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Our God Remembers – Zechariah’s Hope

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Often the names of characters in the Bible have a specific meaning, perhaps relevant to something in their lives.  Zechariah the priest, father of John the Baptist, is no exception.  Zechariah’s name means: “God Remembers.”  We see God “remembering” in two ways in Zechariah’s life.

First, God is remembering Zechariah and his wife Elizabeth who remain childless at what the Bible describes as a “very old” age (Luke 1:7), by giving them a son. The angel Gabriel meets Zechariah in an area of the Temple reserved for priests, and gives him a message:

But the angel said to him: “Do not be afraid, Zechariah; your prayer has been heard. Your wife Elizabeth will bear you a son, and you are to call him John.” – Luke 1:13

Secondly, we see God remembering His promise to His people to send them a Savior.  Zechariah knows his son John is being called to be the forerunner of Christ and to point people to Him as the Lamb of God who takes away the sin of the world.  So as soon as John is born, Zechariah proclaims a long “song” of praise extolling the faithfulness of God in remembering His people and fulfilling His promises.  This section of Scripture in Luke 1:68-79, is known as Zechariah’s Song and is sometimes used in the traditional liturgical service of Matins as the Benedictus.  Here’s a short excerpt where we see Zechariah proclaim how God has remembered His people:

“Praise be to the Lord, the God of Israel, because he has come to his people and redeemed them. … and to remember his holy covenant” – Luke 1:68, 72

What’s interesting to note is what transpired between Luke 1:13 and Luke 1:68.  You see, when the angel told Zechariah that his wife Elizabeth was going to have a son, Zechariah responded in disbelief:

Zechariah asked the angel, “How can I be sure of this? I am an old man and my wife is well along in years.” – Luke 1:18

For someone whose name means “God remembers,” he seems surprised, doesn’t he?  Has he forgotten how God brought children into the lives of the barren wives of the patriarchs Abraham, Isaac and Jacob?  God may have a long memory, but Zechariah’s seems short.

The truth is, we worship a God that always remembers.  More than that, when He remembers, He acts!  That’s important, right?  If I just remember our wedding anniversary, but do nothing about it, my wife doesn’t really consider that remembering.  And just as I would be insulted if my wife were surprised that I remembered our anniversary, God is not pleased when we act surprised at his faithfulness.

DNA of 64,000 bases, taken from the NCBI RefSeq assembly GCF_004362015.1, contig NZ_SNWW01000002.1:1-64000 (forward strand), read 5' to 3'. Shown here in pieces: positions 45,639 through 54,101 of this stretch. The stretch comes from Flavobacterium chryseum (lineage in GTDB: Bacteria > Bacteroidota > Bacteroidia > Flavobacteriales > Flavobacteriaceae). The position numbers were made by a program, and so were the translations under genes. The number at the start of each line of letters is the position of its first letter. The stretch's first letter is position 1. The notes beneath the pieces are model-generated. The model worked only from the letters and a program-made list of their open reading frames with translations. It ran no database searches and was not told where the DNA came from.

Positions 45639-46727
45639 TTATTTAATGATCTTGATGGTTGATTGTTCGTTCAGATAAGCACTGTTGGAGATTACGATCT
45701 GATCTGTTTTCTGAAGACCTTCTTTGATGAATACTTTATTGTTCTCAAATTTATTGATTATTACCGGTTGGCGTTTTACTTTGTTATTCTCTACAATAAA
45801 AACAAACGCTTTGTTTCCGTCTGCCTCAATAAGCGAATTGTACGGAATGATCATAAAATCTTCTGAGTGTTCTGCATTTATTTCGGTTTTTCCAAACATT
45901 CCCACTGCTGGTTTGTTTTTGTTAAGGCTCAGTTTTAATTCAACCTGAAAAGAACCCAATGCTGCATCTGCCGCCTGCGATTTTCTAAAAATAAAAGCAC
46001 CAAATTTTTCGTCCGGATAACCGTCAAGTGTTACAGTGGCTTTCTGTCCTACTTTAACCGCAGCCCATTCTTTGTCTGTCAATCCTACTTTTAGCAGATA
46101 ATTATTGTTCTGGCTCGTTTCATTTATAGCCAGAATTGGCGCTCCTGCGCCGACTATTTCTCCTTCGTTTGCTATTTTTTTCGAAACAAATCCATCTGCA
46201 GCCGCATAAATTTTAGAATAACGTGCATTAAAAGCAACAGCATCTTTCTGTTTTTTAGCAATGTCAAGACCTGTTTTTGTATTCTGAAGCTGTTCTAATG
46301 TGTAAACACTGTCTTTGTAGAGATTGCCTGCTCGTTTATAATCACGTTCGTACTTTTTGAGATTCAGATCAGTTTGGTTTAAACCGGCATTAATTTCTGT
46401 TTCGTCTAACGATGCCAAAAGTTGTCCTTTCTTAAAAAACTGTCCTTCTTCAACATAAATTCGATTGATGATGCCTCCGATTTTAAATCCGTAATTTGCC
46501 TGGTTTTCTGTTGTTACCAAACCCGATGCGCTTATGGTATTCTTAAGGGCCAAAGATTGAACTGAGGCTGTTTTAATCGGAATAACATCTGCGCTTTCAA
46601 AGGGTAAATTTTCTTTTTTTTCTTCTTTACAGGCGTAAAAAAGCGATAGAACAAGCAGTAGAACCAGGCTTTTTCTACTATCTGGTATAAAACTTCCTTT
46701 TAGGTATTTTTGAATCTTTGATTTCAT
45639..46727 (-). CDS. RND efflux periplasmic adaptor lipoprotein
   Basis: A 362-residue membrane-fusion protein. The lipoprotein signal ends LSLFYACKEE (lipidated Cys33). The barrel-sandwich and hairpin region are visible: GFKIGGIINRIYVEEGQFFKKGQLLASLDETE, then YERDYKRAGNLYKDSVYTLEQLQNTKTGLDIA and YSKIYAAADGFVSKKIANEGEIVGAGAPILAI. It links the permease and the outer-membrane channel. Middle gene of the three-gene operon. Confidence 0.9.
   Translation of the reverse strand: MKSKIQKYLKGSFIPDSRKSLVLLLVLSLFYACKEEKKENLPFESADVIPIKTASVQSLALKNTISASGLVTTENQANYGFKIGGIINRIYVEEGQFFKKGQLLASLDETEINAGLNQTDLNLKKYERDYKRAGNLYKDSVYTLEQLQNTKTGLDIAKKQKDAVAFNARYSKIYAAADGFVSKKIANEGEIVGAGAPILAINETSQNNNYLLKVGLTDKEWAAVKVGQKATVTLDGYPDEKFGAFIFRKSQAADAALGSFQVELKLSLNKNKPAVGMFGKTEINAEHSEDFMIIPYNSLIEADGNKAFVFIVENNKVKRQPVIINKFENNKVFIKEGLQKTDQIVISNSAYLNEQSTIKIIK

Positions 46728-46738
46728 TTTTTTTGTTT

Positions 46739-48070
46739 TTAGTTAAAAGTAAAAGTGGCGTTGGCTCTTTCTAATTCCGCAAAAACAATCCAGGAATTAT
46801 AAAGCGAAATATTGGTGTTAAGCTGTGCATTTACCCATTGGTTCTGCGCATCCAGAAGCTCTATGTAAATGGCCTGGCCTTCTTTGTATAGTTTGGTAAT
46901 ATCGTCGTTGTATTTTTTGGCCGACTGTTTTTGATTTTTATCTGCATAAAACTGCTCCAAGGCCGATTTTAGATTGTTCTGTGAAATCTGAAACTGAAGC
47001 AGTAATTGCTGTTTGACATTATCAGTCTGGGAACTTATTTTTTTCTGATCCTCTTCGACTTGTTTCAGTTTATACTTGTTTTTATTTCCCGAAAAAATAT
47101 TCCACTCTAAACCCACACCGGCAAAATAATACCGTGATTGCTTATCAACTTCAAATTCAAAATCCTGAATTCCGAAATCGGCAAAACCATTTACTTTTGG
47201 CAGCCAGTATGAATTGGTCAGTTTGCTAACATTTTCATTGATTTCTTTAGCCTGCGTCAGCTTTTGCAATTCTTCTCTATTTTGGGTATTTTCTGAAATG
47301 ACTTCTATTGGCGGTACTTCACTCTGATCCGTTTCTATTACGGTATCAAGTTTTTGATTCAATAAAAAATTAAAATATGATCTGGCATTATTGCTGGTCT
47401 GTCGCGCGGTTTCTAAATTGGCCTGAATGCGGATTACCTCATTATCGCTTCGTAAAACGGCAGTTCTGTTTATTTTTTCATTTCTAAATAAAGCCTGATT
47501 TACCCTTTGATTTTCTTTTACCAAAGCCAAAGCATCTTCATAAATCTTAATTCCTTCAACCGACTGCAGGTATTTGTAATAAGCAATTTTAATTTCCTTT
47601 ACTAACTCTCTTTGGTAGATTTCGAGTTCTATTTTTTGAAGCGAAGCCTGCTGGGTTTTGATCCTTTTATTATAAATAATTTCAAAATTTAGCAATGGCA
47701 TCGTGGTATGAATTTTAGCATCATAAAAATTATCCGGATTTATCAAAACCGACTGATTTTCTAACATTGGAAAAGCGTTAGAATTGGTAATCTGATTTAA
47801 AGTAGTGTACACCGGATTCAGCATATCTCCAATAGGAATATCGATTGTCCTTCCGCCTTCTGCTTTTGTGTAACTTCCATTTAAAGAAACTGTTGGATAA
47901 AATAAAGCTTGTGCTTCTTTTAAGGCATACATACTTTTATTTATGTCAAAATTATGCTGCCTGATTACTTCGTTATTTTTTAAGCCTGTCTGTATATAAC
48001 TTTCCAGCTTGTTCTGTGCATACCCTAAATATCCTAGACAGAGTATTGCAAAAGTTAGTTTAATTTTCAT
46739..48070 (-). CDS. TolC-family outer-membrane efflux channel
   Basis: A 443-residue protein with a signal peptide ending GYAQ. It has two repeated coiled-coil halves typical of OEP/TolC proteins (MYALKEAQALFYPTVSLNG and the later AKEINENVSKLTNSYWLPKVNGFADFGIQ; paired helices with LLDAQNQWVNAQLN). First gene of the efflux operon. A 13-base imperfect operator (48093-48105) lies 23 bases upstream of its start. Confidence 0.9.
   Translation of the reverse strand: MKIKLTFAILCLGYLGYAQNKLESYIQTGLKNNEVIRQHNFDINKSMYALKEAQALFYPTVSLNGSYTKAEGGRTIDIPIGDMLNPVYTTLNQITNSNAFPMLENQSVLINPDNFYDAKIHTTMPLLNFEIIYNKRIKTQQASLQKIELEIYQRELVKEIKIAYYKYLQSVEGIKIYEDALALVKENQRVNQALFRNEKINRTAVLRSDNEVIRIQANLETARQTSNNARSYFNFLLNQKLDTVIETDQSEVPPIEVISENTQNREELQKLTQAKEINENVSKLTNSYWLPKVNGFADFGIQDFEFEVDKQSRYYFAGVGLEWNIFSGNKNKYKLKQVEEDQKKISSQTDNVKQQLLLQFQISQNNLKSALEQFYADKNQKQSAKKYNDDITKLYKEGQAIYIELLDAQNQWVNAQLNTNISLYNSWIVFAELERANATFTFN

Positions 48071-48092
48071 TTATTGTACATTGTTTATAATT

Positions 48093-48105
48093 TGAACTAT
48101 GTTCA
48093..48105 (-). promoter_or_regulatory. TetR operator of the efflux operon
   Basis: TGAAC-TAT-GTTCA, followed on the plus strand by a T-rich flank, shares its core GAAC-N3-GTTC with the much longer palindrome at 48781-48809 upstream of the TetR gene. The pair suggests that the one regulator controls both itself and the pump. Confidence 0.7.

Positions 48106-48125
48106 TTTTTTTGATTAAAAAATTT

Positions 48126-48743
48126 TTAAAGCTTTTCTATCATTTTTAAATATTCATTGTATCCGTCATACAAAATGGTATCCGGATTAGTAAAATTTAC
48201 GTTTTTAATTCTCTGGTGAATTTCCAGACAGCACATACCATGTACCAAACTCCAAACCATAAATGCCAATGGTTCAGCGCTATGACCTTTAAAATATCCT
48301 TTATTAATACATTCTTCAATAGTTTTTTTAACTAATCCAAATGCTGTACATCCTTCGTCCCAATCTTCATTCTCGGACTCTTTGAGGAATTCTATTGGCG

So the angel Gabriel takes away Zechariah’s ability to speak until John is born. But when John is born, Zechariah makes up for lost time, and uses his first mouthful of words to proclaim a beautiful song of praise!

Shouldn’t that be our response to our faithful God who not only remembers, but acts in faithfulness to His promises?  Rather than be surprised at God’s goodness, we should be anticipating it with a confident hope!  We should reflect our expectation of God’s faithful action in our prayers, in our words to others, and even in our own actions!  That’s why the Apostle Paul encourages the Christians at Rome, and us:

“May the God of hope fill you with all joy and peace as you trust in him, so that you may overflow with hope by the power of the Holy Spirit.” – Romans 15:13

Zechariah, once he’s able to speak, clearly expresses this confident hope in God’s faithfulness through the Holy Child who will be born to Mary.  May we do the same this Advent season, and always.

Trusting in God’s faithfulness,

Pastor Augie.

On a Rescue Mission

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Back in my younger days I was a “junior” volunteer fireman.  Which basically means that since I wasn’t an adult, I couldn’t actually fight fires, but I could assist and learn.  I spent most of my time washing fire trucks, spooling hose, sweeping the truck bay, and participating in parades in the summer time. But when not doing that, I had begun to learn how to hook up hoses, operate the pumper truck, wear “turnout gear” and even how to use an air-pack if required to enter a burning building.  College and career ended up taking me away from my hometown and moving me to communities that had professional firefighters.  And while I never had to put my life at risk in order to rescue the life of another, I gained an appreciation for those who do!

To a certain degree, though, I am still on a rescue mission … and so are you.  To understand what I mean about that, take a look at these verses from Galatians chapter 1: